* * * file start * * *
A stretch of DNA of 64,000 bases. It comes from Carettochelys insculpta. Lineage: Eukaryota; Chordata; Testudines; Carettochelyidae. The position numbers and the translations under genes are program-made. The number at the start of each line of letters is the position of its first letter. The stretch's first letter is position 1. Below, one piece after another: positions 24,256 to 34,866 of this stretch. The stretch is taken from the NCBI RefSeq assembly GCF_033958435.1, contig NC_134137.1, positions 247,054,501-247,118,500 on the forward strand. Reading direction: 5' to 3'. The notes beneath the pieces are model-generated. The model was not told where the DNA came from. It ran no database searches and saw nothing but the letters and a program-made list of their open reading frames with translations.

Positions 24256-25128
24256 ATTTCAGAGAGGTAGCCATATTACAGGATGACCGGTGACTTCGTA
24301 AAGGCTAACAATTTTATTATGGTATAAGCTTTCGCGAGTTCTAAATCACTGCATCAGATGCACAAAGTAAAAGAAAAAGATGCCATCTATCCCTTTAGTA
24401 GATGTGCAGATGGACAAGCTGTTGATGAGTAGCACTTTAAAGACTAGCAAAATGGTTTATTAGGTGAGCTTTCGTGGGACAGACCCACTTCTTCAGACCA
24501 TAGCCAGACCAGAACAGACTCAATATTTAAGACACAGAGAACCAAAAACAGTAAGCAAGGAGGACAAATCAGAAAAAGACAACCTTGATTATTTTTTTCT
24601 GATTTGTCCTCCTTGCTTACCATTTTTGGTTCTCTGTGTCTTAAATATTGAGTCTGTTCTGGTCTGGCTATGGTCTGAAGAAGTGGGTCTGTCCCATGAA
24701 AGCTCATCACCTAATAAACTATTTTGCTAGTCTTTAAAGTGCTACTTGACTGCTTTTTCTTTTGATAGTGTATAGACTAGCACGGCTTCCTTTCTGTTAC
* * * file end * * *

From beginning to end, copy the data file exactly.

A stretch of DNA of 64,000 bases. It comes from Carettochelys insculpta. Lineage: Eukaryota; Chordata; Testudines; Carettochelyidae. The position numbers and the translations under genes are program-made. The number at the start of each line of letters is the position of its first letter. The stretch's first letter is position 1. Below, one piece after another: positions 24,256 to 34,866 of this stretch. The stretch is taken from the NCBI RefSeq assembly GCF_033958435.1, contig NC_134137.1, positions 247,054,501-247,118,500 on the forward strand. Reading direction: 5' to 3'. The notes beneath the pieces are model-generated. The model was not told where the DNA came from. It ran no database searches and saw nothing but the letters and a program-made list of their open reading frames with translations.

Positions 24256-25128
24256 ATTTCAGAGAGGTAGCCATATTACAGGATGACCGGTGACTTCGTA
24301 AAGGCTAACAATTTTATTATGGTATAAGCTTTCGCGAGTTCTAAATCACTGCATCAGATGCACAAAGTAAAAGAAAAAGATGCCATCTATCCCTTTAGTA
24401 GATGTGCAGATGGACAAGCTGTTGATGAGTAGCACTTTAAAGACTAGCAAAATGGTTTATTAGGTGAGCTTTCGTGGGACAGACCCACTTCTTCAGACCA
24501 TAGCCAGACCAGAACAGACTCAATATTTAAGACACAGAGAACCAAAAACAGTAAGCAAGGAGGACAAATCAGAAAAAGACAACCTTGATTATTTTTTTCT
24601 GATTTGTCCTCCTTGCTTACCATTTTTGGTTCTCTGTGTCTTAAATATTGAGTCTGTTCTGGTCTGGCTATGGTCTGAAGAAGTGGGTCTGTCCCATGAA
24701 AGCTCATCACCTAATAAACTATTTTGCTAGTCTTTAAAGTGCTACTTGACTGCTTTTTCTTTTGATAGTGTATAGACTAGCACGGCTTCCTTTCTGTTAC